What is the CSLP? Is membership in CSLP required to host a Summer Reading Club at a public library? What are the benefits to being a CSLP library - or not being one?
Question 1: The Collaborative Summer Library Program is a group of states that use the benefits of being a large group to create and implement a summer reading program that is low cost and high-quality.
Members of the group (including: 50 states, the District of Columbia, America Samoa and Mariana Islands, along with the Cayman Islands as a Provisional Member. All public libraries in member states are included in the memberships) send two representatives (in my state, they are the heads of Youth Services for the state's library system) attend annual meetings and vote on themes, illustrators, vendors, and more. Every individual who belongs has the opportunity to voice their ideas & needs to their representatives, who bring these to the wider group.
The CSLP votes on the themes several years ahead of time in order to secure artwork, create manuals (with both rules & regulations, particularly around copyright, as well as member-submitted suggestions for programs, crafts, contests, decorating, activities, reading lists and more), sort out vendors and otherwise organize it.
Question 2: No, you do not have to belong to CSLP to run a Summer Reading Club. Libraries have run individual or regional summer reading programs they design & execute themselves. You do have to belong to CSLP to use the copyrighted artwork, however, and the other benefits outlined in answer to Question 3.
Question 3: As above, the copyrighted artwork is one benefit. For example, children's illustrator Brian Lies created images & posters to be used with the 2012 Children's theme. You also receive the manual (passed out in CD form with the artwork on it where computers are common; in hole-punched binder-ready style for those without computers), there's an online forum, themed incentives & decorations (the cost of which is much cheaper given the bulk numbers the size of the CSLP can pull in), and the time savings not having to come up with a unique theme every year. In my state, the state library system provides some of the paper goods for free (subsidized by the state's sponsors, a state sport's team): posters, bookmarks, reading logs. Oh, yes, and the CSLP comes up with related themes for Children, Teen & Adult Services.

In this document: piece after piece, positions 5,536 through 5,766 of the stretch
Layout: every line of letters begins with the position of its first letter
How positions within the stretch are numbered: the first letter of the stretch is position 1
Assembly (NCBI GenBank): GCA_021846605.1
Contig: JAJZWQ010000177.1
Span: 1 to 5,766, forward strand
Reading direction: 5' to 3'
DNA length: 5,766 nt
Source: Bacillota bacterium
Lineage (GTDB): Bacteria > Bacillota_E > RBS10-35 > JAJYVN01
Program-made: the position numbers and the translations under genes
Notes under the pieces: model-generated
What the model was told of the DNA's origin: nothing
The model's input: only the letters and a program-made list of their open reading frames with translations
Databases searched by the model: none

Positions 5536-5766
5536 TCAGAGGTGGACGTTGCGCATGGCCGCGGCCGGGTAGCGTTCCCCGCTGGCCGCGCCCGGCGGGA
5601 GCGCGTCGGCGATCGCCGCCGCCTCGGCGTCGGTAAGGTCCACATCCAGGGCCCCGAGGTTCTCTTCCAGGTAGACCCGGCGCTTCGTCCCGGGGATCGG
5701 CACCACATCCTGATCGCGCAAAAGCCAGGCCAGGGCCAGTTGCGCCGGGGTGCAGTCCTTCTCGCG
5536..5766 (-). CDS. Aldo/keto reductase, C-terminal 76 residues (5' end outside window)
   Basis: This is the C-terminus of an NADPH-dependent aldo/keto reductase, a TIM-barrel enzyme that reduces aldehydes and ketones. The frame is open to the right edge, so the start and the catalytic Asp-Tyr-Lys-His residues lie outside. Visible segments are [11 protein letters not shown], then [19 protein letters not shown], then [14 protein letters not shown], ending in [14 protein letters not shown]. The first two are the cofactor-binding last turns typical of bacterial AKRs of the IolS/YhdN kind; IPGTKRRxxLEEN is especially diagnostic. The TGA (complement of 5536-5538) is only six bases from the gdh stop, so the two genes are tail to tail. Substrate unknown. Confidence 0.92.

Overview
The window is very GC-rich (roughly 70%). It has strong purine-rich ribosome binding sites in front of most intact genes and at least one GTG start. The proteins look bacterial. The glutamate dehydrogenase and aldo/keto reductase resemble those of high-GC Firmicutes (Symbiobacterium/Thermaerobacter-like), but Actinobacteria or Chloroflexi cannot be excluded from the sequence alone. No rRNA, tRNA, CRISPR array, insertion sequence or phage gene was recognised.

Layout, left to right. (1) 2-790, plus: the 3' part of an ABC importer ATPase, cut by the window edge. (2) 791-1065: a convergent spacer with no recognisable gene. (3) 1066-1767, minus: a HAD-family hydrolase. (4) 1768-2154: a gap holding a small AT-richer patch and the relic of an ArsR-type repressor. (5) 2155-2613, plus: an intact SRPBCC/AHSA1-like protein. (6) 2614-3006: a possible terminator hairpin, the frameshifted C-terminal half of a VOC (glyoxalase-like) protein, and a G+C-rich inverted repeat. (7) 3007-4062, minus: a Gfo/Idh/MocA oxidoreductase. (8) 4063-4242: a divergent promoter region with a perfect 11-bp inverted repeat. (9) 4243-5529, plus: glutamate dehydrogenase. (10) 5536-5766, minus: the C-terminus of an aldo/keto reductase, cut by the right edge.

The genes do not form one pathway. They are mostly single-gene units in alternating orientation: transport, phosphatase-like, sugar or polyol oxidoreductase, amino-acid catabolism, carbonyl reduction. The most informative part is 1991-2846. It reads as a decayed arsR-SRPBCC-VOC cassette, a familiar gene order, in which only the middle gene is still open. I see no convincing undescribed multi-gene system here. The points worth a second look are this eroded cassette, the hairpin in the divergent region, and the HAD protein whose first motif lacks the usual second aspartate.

As for the benefits of not belonging or participating, you would have the ability to create your own theme (could be a pro if you like the creative freedom or don't like the theme the CSLP uses). I'm also assuming that there would be some cost savings for the state if they didn't belong, but given the above benefits (to all public libraries within the state), it is unlikely that those savings outweigh the benefits.